However offensive Hortefeux's statements may be, they are not particularly remarkable. In French politics, anti-immigrant posturing is something of a rite, often performed at the height of election season. When he was still mayor of Paris, and preparing to run for the presidency under the banner of the center-right party Rassemblement pour la République, Jacques Chirac bemoaned the plight of the 'French worker,' who was driven "mad" by "the noise and the smell" of the immigrant family next door, "with a father, three or four wives, twenty kids, taking in 50,000 Francs in welfare payments without working." After serving a term as president, Valéry Giscard d'Estaing took to the pages of Le Figaro Magazine to argue passionately that citizenship laws needed to replace the "right of land" (jus soli, automatic citizenship for those born on French soil) with the "right of blood" (jus sanguinis, citizenship determined through French ancestry). If such a distinction were not made, he warned, France would face "an invasion." The "right of blood" definition of citizenship, depending on how it is interpreted, could have ruled out the writer Alexandre Dumas, the footballer Michel Platini, the actress Isabelle Adjani, the physicist Marie Curie, the composer Maurice Ravel, the singer Charles Aznavour, as well as Nicolas Sarkozy, the current president of France, but perhaps Giscard d'Estaing felt his country could have done without any of them. (France eliminated the jus soli definition of citizenship in 1993 and then reinstated it in a limited form in 1997.)

In 2002 Manuel Valls, the mayor of Evry and a member of the Parti Socialiste, shot to national prominence when he tried to close down a halal supermarket because it did not carry pork or wine. He claimed the store had to "help us maintain some diversity." Two years before his election to the presidency in 2007, Sarkozy promised he would "hose down" the "scum" of the Paris suburbs, where many of the city's Muslims reside. Declarations such as these cut across party lines and constitute what the French press euphemistically calls dérapages, or blunders.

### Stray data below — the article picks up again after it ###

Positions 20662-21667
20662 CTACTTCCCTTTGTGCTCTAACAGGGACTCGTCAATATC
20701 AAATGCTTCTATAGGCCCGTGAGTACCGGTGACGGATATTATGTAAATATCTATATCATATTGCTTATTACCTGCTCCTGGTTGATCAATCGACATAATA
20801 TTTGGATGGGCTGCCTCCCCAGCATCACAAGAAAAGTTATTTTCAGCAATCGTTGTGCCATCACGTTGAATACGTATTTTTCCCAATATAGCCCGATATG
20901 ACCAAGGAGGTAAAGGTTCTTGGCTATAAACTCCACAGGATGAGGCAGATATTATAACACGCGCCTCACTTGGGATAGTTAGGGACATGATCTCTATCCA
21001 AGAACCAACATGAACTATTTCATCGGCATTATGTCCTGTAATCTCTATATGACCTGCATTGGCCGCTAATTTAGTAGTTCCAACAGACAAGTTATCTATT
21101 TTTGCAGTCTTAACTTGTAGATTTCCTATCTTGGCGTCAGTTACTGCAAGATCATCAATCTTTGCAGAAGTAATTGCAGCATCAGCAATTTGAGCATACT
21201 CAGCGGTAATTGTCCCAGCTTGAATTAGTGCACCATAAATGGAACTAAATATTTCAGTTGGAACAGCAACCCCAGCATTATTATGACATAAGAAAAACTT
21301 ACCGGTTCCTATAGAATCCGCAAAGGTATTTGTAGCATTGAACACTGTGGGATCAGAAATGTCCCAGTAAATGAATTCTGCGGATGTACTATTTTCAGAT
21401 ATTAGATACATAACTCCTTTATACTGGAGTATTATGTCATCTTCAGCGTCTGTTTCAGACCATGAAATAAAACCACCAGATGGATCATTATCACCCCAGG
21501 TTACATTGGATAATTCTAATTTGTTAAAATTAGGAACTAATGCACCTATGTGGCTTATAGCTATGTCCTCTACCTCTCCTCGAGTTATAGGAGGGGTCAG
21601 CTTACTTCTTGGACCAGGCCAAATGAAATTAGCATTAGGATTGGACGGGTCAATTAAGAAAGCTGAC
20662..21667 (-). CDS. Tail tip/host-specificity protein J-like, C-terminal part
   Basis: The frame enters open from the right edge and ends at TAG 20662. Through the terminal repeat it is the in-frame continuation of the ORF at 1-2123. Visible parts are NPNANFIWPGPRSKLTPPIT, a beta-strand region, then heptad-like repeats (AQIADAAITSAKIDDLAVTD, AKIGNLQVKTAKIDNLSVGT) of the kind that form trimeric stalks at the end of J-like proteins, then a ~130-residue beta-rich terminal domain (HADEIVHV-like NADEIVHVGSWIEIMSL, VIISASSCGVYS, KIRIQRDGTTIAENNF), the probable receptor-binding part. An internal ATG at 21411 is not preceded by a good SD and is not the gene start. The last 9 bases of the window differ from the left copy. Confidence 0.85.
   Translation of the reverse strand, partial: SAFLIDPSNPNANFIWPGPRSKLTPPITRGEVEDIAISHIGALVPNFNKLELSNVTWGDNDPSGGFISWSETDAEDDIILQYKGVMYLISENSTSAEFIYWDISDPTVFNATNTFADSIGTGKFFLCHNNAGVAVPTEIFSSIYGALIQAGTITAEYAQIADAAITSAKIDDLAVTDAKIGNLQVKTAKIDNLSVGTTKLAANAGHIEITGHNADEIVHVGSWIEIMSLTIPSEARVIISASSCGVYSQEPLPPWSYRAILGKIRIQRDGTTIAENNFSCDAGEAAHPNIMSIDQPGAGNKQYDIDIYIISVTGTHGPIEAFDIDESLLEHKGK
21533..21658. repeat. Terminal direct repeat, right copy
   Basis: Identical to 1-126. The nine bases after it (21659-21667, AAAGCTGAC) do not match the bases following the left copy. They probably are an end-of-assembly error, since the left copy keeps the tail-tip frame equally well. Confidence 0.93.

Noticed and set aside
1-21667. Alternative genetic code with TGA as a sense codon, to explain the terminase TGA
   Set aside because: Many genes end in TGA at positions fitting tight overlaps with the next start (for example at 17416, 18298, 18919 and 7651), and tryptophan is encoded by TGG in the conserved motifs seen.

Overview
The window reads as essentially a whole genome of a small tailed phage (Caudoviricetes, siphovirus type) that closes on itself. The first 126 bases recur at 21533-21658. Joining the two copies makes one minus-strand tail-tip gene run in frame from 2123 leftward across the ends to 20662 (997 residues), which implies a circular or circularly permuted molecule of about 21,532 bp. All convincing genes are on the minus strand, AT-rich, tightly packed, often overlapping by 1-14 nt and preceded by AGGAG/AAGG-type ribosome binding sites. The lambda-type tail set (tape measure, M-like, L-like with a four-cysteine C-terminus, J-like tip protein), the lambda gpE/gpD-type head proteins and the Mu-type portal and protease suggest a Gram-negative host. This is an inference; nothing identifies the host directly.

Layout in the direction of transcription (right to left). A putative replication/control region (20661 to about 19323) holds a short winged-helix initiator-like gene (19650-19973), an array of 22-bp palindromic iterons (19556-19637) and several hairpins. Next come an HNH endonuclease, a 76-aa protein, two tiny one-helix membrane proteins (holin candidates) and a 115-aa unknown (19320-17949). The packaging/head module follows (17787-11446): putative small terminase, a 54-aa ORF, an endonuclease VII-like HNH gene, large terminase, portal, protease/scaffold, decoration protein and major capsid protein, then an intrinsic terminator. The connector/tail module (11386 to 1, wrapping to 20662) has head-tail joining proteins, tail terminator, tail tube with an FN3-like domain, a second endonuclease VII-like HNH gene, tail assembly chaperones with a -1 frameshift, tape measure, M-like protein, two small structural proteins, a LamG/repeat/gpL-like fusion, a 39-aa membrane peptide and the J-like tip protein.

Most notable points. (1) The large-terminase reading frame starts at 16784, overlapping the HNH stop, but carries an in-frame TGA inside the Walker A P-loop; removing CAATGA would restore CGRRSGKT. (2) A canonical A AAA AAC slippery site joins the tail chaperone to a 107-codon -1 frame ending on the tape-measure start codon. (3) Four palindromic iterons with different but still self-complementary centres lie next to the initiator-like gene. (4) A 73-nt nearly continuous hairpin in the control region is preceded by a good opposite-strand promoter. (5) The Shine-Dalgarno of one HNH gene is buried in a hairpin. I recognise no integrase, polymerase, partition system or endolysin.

The reactions to the dérapages are also something of a tradition. Members of the offending politician's party rally behind him, while members of the opposition call him a racist. Meanwhile, leaders of the far right gloat that--at long last!--the mainstream is recognizing something they have been saying for years. After Chirac's infamous "noise and smell" comments, for instance, Jean-Marie Le Pen, the avowedly racist and anti-Semitic leader of the Front National, gleefully insisted that the French would always prefer "the original to a copy."

So it would seem that the perfect Muslim immigrant in France is one who cleans the house, picks up the trash, attends to the infant or, increasingly, fixes the computer, heals the sick and runs the bank, and then disappears in a wisp of smoke, before his presence, his beliefs, his customs, his way of dress, his "noise and smell" offend the particular sensibilities of the general population. France is not alone in wishing that its Muslims were invisible. As anyone who has visited Western Europe in the past few years will tell you, the "Muslim question" is a matter of grave concern.

European Muslims have unintentionally revived a whole genre of nonfiction--the alarmist tract, billed as a "searing" yet "necessary" exposé on Europe's impending demise now that it has allowed so many millions of Muslims to settle on its shores. The titles are each more ominous than the last: The Rage and the Pride, by Oriana Fallaci (2002); Eurabia: The Euro-Arab Axis, by Bat Ye'Or (2005); Londonistan, by Melanie Phillips (2006); Menace in Europe: Why the Continent's Crisis Is America's Too, by Claire Berlinski (2006); and While Europe Slept: How Radical Islam Is Destroying the West From Within, by Bruce Bawer (2006). The authors rely mostly on tabloid or newspaper accounts; the arguments are simple, or, more accurately, simplistic, and the preferred method of inference is extrapolation.